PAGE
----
BY DANIEL GAITAN | email@example.com
California’s controversial physician-assisted suicide law has been ruled unconstitutional by a state judge.
Judge Daniel A. Ottolia, of Riverside County Superior Court, on Tuesday overturned the law nearly two years after it took effect, ruling that the state Legislature improperly passed the measure during a special session on health care funding.
Ottolia did not, however, rule on the legality of allowing Californians to kill themselves.
The court is holding its judgment for the next few days to give the state time to file an emergency appeal, The Sacramento Bee reports.
“We’re very satisfied with the court’s decision today,” Stephen G. Larson, lead counsel for a group of doctors who sued to stop the law, told the newspaper. “The act itself was rushed through the special session of the Legislature and it does not have any of the safeguards one would expect to see in a law like this.”
California’s Attorney General Xavier Becerra said he would appeal immediately.
“We strongly disagree with this ruling and the state is seeking expedited review in the Court of Appeal,” Becerra said in a statement.
The law, signed into law by Gov. Jerry Brown in 2015, allows some terminally ill patients with a life-expectancy of six months or less to request life-ending drugs from their doctors.
The End of Life Option Act, modeled on Oregon’s Death with Dignity Act, requires terminally ill patients to submit two oral requests (a minimum of 15 days apart) and one written request to his or her attending physician. The written request must also be signed in front of two witnesses who attest that the patient is of sound mind and not being coerced.
The bill passed the Legislature in September 2015, after a previous version failed that year.
Proponents of the practice used the high-profile death of 29-year-old cancer patient Brittany Maynard to generate support in the nation’s most populous state.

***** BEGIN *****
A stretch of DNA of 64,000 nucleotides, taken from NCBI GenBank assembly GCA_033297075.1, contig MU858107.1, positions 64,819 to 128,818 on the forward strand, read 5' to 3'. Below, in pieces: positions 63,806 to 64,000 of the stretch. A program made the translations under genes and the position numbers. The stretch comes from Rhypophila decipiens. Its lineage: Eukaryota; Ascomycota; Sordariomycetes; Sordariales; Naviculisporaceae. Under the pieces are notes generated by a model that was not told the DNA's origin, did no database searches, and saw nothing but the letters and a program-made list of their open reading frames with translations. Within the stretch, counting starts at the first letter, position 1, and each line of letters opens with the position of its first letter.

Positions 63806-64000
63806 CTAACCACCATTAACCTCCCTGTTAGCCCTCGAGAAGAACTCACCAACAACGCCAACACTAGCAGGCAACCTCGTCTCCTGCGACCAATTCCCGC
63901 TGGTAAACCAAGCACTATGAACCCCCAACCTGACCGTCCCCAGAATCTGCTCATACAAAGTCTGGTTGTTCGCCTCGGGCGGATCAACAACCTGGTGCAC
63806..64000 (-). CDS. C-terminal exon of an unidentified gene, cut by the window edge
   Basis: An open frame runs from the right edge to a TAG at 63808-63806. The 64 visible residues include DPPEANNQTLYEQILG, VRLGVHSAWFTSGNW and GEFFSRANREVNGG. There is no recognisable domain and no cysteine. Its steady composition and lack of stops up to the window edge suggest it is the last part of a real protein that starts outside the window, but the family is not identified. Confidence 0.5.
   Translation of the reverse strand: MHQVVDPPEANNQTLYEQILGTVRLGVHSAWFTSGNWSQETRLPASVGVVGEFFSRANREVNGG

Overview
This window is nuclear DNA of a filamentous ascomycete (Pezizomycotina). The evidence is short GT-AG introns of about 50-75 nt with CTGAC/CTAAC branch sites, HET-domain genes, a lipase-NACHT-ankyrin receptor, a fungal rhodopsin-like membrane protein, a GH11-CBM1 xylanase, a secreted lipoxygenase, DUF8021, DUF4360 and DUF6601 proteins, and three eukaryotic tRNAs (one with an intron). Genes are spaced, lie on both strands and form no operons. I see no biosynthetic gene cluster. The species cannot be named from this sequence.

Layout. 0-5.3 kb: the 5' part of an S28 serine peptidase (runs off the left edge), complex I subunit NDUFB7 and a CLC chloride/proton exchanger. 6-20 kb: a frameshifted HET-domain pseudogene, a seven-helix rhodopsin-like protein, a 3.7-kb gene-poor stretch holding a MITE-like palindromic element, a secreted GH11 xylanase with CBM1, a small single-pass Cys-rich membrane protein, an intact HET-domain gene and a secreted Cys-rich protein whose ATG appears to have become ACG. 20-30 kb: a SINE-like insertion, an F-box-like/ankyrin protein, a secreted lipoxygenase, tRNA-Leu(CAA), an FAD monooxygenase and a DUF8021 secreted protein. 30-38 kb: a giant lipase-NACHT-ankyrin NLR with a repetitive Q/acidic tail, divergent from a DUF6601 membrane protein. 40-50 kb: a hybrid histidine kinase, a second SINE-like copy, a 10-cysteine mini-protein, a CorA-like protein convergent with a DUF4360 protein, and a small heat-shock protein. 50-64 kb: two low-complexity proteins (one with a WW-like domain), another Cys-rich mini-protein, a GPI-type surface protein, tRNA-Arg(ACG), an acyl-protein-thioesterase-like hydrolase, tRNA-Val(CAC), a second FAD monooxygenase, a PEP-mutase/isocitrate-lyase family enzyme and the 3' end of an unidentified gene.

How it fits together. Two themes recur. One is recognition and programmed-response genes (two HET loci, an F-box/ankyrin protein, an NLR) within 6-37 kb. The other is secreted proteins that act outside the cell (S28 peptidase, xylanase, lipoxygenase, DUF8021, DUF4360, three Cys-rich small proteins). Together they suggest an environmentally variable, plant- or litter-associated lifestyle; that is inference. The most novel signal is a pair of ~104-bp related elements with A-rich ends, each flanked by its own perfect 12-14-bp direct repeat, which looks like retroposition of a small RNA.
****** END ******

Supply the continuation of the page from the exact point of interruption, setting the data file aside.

In 2014, Maynard was diagnosed with an aggressive glioblastoma and was given six months to live. Maynard and her husband, Dan Diaz, moved from California to Oregon to obtain doctor-prescribed barbiturates.
Working with the right-to-die advocacy group Compassion & Choices, Maynard used her story to raise awareness about the practice and inspire other terminally ill Americans to end their lives on similar terms.
However, the bill was strongly opposed by the Roman Catholic Church, disability rights advocates and some physicians.
Some bioethicists and religious leaders maintain that physician-assisted suicide is incompatible with physicians’ primary role as healer and would foster resentment towards sick people hoping to live as long as possible. The American Medical Association, the nation’s largest physicians organization, strongly opposes the practice.
“The shadowy, religious-right groups attempting to derail the law any way they can are not only denying terminally ill patients access to expanded options at the end of life, they are disrespecting the will of the people,” according to a statement from advocacy group Death with Dignity.
The organization vowed to “work closely” with the California Attorney General’s office and other political allies to “provide evidence why overturning the law will cause irreparable harm to people who are going through the process or plan to do so.”